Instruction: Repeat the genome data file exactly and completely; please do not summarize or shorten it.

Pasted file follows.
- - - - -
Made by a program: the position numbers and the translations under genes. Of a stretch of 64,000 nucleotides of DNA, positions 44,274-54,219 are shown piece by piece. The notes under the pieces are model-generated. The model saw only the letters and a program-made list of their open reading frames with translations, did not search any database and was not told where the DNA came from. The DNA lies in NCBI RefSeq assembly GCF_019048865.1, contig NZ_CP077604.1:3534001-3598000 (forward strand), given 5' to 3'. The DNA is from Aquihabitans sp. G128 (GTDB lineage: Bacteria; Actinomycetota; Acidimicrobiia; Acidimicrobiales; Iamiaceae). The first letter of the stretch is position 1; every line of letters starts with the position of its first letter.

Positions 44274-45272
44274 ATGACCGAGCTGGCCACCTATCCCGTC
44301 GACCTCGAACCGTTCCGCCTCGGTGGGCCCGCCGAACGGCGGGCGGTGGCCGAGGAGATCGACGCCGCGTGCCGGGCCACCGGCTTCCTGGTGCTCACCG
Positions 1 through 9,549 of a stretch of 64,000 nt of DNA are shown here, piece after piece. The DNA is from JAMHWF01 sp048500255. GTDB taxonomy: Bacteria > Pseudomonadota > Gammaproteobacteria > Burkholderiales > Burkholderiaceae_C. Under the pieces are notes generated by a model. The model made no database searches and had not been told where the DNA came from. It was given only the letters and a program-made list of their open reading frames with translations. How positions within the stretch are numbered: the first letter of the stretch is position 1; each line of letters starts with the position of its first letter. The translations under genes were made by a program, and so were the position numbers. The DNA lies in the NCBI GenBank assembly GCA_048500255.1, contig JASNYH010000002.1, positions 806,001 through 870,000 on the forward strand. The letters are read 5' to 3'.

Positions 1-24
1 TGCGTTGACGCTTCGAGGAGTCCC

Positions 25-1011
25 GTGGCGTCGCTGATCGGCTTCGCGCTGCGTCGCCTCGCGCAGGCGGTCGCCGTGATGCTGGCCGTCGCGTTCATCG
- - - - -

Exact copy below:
Made by a program: the position numbers and the translations under genes. Of a stretch of 64,000 nucleotides of DNA, positions 44,274-54,219 are shown piece by piece. The notes under the pieces are model-generated. The model saw only the letters and a program-made list of their open reading frames with translations, did not search any database and was not told where the DNA came from. The DNA lies in NCBI RefSeq assembly GCF_019048865.1, contig NZ_CP077604.1:3534001-3598000 (forward strand), given 5' to 3'. The DNA is from Aquihabitans sp. G128 (GTDB lineage: Bacteria; Actinomycetota; Acidimicrobiia; Acidimicrobiales; Iamiaceae). The first letter of the stretch is position 1; every line of letters starts with the position of its first letter.

Positions 44274-45272
44274 ATGACCGAGCTGGCCACCTATCCCGTC
44301 GACCTCGAACCGTTCCGCCTCGGTGGGCCCGCCGAACGGCGGGCGGTGGCCGAGGAGATCGACGCCGCGTGCCGGGCCACCGGCTTCCTGGTGCTCACCG
Positions 1 through 9,549 of a stretch of 64,000 nt of DNA are shown here, piece after piece. The DNA is from JAMHWF01 sp048500255. GTDB taxonomy: Bacteria > Pseudomonadota > Gammaproteobacteria > Burkholderiales > Burkholderiaceae_C. Under the pieces are notes generated by a model. The model made no database searches and had not been told where the DNA came from. It was given only the letters and a program-made list of their open reading frames with translations. How positions within the stretch are numbered: the first letter of the stretch is position 1; each line of letters starts with the position of its first letter. The translations under genes were made by a program, and so were the position numbers. The DNA lies in the NCBI GenBank assembly GCA_048500255.1, contig JASNYH010000002.1, positions 806,001 through 870,000 on the forward strand. The letters are read 5' to 3'.

Positions 1-24
1 TGCGTTGACGCTTCGAGGAGTCCC

Positions 25-1011
25 GTGGCGTCGCTGATCGGCTTCGCGCTGCGTCGCCTCGCGCAGGCGGTCGCCGTGATGCTGGCCGTCGCGTTCATCG